CUIMC Update - August 24, 2022

​CUIMC Update is a weekly e-newsletter featuring medical center news and the accomplishments of our faculty, staff, and trainees. Please send your news, honors, and awards to Grants are provided by the Sponsored Projects Administration office.


VP&S White Coat Ceremony Welcomes Class of 2026
The 140 members of the VP&S Class of 2026 gathered on Aug.19 for the White Coat Ceremony, an annual event at which Columbia’s incoming medical students are cloaked in white coats by faculty members for the first time. Of the members of the entering class, 31% belong to groups underrepresented in medicine, surpassing the record-breaking 28% in last year's incoming class. Read more.

Dígame Bienvenidos Welcomes Students to Washington Heights
In the Dígame Bienvenidos program, incoming medical and dental students immerse themselves in the culture of Washington Heights, the community where they will live, learn, and serve. The four-day orientation program introduces new students to the history, culture, and contemporary issues of the community. Read more.

New Autism Genes Identified by VP&S Researchers 
A new study led by Wendy Chung MD, PhD, the Kennedy Family Professor of Pediatrics and chief of clinical genetics in the Department of Pediatrics, uncovered 60 genes linked to autism spectrum disorder and may provide important clues to the causes of autism across the full spectrum of the disorder. Read more. 

Environmental Health Sciences Launches MS Track in Data Science
The Department of Environmental Health Sciences at the Mailman School of Public Health has launched a new MS track, Environmental Health Data Science, believed to be the first program of its kind offered in the United States. Applications for Fall 2023 are now being accepted. Read more.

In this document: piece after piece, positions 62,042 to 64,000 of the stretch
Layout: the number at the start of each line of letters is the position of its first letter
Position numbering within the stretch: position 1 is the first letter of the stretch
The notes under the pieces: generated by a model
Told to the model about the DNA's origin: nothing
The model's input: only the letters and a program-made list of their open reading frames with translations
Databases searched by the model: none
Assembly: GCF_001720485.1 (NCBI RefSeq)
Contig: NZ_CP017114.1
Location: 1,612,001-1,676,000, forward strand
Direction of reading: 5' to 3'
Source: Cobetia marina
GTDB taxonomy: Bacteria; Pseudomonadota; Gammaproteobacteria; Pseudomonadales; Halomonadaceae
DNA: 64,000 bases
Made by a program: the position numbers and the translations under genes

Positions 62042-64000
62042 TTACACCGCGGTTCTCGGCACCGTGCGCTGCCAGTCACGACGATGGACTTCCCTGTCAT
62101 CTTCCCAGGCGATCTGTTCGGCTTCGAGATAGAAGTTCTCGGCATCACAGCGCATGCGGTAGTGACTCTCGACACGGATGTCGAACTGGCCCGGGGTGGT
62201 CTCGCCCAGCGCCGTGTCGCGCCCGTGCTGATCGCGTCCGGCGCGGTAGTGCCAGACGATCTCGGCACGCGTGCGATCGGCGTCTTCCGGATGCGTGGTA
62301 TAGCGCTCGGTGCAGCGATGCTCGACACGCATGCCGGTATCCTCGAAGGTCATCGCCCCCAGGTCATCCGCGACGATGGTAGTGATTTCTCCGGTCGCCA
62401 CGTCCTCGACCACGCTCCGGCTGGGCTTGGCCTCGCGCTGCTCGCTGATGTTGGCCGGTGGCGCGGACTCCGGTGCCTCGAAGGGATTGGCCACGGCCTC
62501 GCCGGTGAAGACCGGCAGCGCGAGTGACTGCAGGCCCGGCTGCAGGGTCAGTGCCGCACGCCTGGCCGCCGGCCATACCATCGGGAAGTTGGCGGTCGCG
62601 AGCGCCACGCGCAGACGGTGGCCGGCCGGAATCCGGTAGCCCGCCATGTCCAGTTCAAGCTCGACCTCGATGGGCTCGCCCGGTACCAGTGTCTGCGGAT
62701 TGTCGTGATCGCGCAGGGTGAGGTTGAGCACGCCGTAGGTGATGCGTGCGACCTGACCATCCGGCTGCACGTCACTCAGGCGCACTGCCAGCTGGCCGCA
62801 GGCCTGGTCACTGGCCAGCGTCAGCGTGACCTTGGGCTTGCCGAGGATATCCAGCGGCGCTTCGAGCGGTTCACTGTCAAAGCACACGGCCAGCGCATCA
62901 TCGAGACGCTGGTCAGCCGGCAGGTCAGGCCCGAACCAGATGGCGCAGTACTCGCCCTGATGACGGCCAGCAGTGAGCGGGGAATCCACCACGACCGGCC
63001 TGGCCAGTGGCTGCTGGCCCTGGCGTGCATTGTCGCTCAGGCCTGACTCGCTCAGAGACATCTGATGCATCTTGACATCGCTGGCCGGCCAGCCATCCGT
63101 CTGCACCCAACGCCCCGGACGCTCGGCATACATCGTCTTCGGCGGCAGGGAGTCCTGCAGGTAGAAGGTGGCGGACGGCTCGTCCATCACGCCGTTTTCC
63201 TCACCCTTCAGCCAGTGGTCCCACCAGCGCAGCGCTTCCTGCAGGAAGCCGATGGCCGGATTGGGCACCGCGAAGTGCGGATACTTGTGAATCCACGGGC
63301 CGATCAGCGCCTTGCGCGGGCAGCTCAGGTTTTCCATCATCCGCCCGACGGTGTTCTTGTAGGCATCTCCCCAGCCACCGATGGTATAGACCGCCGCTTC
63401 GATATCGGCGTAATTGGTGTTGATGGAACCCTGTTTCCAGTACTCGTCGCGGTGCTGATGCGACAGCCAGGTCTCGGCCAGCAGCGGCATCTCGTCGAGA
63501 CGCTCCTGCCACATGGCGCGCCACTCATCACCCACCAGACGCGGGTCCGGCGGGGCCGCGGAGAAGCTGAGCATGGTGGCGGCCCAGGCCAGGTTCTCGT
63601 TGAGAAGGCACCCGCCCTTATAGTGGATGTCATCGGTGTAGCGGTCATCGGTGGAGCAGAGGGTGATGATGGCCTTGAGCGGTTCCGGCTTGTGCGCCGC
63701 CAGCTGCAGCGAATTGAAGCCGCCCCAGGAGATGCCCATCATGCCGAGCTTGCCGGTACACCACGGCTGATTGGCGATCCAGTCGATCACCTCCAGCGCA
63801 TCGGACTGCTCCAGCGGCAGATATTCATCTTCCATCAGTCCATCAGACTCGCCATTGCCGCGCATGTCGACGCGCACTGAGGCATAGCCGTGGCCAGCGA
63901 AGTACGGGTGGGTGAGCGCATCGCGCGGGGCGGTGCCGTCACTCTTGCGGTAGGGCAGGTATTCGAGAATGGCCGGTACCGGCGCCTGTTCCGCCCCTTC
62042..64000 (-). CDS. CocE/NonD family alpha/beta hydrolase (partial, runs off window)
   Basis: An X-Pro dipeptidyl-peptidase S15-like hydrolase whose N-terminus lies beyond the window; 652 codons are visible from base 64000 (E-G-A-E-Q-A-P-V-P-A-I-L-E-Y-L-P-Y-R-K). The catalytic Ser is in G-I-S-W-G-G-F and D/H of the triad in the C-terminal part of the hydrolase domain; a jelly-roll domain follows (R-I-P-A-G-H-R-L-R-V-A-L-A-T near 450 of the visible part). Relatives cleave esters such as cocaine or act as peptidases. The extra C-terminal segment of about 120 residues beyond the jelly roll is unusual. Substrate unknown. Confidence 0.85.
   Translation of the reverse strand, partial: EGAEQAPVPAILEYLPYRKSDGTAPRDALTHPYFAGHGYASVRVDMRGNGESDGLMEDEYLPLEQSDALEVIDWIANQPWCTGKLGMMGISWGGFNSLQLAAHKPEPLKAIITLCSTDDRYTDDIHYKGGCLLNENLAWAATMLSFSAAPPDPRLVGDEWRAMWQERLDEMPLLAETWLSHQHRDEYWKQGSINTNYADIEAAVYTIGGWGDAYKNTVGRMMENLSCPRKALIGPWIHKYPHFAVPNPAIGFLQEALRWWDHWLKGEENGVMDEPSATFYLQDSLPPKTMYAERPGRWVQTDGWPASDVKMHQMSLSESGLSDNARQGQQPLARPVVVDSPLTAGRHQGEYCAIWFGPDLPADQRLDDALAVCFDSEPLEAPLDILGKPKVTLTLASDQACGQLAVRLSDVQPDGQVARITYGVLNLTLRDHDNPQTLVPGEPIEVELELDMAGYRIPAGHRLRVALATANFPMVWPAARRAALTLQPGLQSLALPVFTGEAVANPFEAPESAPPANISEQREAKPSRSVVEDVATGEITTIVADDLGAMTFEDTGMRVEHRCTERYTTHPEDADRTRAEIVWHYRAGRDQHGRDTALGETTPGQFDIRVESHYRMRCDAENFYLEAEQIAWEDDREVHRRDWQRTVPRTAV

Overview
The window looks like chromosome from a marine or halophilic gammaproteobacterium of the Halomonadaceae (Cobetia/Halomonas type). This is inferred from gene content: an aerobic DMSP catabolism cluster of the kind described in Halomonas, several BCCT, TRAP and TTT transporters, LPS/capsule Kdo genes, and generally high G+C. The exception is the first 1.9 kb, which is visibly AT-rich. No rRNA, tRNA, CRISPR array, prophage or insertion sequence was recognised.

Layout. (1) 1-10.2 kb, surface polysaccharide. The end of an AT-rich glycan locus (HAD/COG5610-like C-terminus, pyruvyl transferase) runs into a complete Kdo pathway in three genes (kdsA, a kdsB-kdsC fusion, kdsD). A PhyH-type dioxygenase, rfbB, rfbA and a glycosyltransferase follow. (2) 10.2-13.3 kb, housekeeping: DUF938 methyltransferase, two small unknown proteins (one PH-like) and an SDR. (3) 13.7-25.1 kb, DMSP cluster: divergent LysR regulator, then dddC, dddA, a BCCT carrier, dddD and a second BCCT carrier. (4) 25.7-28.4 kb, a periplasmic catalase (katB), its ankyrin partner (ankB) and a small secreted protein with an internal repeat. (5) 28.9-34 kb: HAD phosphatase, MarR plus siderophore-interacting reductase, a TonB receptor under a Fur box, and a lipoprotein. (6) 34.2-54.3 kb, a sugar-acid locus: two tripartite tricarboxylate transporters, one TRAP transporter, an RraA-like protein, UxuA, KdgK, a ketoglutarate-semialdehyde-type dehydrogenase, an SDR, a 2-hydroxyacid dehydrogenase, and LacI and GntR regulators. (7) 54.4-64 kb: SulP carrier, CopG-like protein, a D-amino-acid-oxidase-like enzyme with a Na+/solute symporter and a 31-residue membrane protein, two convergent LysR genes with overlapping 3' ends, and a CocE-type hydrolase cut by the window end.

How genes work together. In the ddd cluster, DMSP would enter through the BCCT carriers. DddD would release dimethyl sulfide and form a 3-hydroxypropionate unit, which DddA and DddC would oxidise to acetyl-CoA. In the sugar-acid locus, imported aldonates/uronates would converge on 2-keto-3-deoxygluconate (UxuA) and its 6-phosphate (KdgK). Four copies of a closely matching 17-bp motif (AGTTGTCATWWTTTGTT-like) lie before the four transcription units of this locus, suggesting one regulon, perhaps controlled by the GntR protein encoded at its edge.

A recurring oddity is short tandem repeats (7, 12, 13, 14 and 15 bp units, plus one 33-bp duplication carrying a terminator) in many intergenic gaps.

What’s the Deal with Vitamin D?
John Bilezikian, MD, the Dorothy L. and Daniel H. Silberberg Professor of Medicine at VP&S and vice chair of the Department of Medicine for international education and research, answered common questions about vitamin D to explain what it can and cannot do for your health. Read more.  


IHN Seminar Series
Aug. 31, 12 p.m., online
Read more.

MDE Virtual Information Session
Sept. 7, 13 p.m., online
Register here.

The Biology of Aging Special Seminar Series Presents Dr. Amita Sehgal
Sept. 14, 12 p.m., online
Register here.

New Frontiers in Cancer Research and Care: The Next 50 Years
Sept. 15, 1:30 p.m., Vagelos Education Center
Read more.

Back to School Webinar: Spotlight on Sports Medicine for Kids 
Sept. 20, 6 p.m., online
Read more.

For more events, visit the CUIMC Events listing.



Cathy Lee Mendelsohn, PhD; Ali Gharavi, MD; and Jonathan Barasch, MD, PhD, Medicine: $5,999,999 over five years from the National Institute of Diabetes and Digestive and Kidney Diseases for “Investigating the Genetic, Cellular, and Metabolic Events Important for Urothelial Homeostasis and Response to Injury.” 

Hans-Willem Snoeck, MD, PhD, Medicine: $2,716,656 over three years from the National Heart, Lung, and Blood Institute for “Mitochondrial Regulation of Hematopoietic Stem Cells.” 

Harris Wang, PhD, and Samuel Sternberg, PhD, Systems Biology: $2,665,170 over four years from the National Institute of Biomedical Imaging and Bioengineering for “A high-performance and versatile technology for precision microbiome engineering.” 

Jason Wright, MD, and Elena Elkin, PhD, Obstetrics & Gynecology: $4,456,249 over five years from the National Cancer Institute for “Comparative Modeling for the Prevention and Control of Uterine Cancer.”